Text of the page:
A few days after settling into our apartment, as we walked around the town to explore, we noticed the Martino winery just a block from our apartment. We asked what looked like old man Martino himself if we could do a tasting but were told we needed to arrange an appointment, so we wrote down the phone number and left feeling a little disappointed.

The first ten days in Rionero were cold and gray and depressing, reinforcing my perception that this wasn’t really a destination to visit, just a place where I could get my citizenship application handled. We had no car so couldn’t really explore much beyond the circle we’d made on foot several times from our apartment to the supermercato to the train station and back home. We were a bit stir crazy and getting on each other’s nerves from spending every minute of every day and night together without anyone else to talk to. So when the fog finally lifted and the sun came out one day, I suggested we take a long walk.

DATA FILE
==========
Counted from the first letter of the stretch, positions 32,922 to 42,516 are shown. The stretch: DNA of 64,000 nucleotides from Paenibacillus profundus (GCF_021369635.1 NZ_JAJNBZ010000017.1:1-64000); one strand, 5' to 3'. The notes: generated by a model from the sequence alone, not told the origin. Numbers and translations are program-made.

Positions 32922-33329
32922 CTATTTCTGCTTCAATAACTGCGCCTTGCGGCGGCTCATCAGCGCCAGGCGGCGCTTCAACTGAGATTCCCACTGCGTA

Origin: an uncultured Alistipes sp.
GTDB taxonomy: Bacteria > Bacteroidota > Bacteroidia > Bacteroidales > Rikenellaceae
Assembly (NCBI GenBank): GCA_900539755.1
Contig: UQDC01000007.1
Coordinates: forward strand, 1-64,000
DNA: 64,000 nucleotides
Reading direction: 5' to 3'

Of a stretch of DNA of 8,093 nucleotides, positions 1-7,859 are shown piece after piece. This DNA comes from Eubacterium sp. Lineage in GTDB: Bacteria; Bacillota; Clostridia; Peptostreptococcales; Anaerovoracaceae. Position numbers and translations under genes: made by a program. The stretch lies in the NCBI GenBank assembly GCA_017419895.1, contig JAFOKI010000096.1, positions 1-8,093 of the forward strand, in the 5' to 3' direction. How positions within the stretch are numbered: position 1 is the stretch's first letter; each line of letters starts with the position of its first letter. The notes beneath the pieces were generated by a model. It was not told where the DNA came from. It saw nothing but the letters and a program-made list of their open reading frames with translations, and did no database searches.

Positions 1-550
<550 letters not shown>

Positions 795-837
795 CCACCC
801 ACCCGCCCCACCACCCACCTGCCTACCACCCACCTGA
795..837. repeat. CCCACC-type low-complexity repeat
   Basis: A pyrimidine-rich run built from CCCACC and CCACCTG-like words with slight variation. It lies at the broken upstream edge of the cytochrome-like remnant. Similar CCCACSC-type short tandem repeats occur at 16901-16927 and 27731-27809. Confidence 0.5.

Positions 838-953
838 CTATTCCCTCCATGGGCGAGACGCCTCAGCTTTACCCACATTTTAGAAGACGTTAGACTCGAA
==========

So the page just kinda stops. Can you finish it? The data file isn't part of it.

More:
We headed up the hill past the main street of the “financial district” of town—our joke about the short street that had banks and shops. At the top of the hill, instead of turning left by the train station and looping back around to our apartment, we crossed through the roundabout and continued walking outside of the town. The road turned downhill through olive groves and vineyards with sweeping views across the valley, and I could feel my stress start to ease. It had warmed up considerably, and we walked for a couple of miles, followed by some local farm dogs as we passed a shepherd with a herd of sheep.